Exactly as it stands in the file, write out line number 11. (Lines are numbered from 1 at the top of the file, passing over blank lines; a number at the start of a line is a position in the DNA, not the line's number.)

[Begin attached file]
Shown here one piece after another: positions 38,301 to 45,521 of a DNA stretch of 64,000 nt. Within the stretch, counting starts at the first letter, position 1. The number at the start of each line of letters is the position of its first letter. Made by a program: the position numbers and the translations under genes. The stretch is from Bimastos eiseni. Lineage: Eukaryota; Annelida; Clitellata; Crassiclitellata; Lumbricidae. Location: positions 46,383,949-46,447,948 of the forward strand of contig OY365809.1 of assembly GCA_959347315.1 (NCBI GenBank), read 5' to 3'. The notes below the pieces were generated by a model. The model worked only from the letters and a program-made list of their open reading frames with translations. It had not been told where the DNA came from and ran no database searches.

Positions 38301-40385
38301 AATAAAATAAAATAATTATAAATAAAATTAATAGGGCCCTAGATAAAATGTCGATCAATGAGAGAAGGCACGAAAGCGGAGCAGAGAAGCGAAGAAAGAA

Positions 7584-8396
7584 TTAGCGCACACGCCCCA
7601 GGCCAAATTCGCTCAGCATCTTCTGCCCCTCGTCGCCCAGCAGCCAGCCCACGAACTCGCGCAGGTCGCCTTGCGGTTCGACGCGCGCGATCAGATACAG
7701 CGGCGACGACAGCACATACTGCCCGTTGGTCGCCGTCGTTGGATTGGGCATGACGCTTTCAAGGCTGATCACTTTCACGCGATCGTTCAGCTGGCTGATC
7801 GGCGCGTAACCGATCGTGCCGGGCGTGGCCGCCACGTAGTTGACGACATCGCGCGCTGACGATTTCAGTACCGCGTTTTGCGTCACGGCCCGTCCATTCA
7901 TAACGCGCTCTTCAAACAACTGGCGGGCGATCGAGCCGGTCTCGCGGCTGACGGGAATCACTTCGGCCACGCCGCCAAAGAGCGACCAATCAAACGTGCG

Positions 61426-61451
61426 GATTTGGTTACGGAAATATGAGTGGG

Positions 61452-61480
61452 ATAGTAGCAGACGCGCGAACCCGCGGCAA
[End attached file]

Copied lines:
61426 GATTTGGTTACGGAAATATGAGTGGG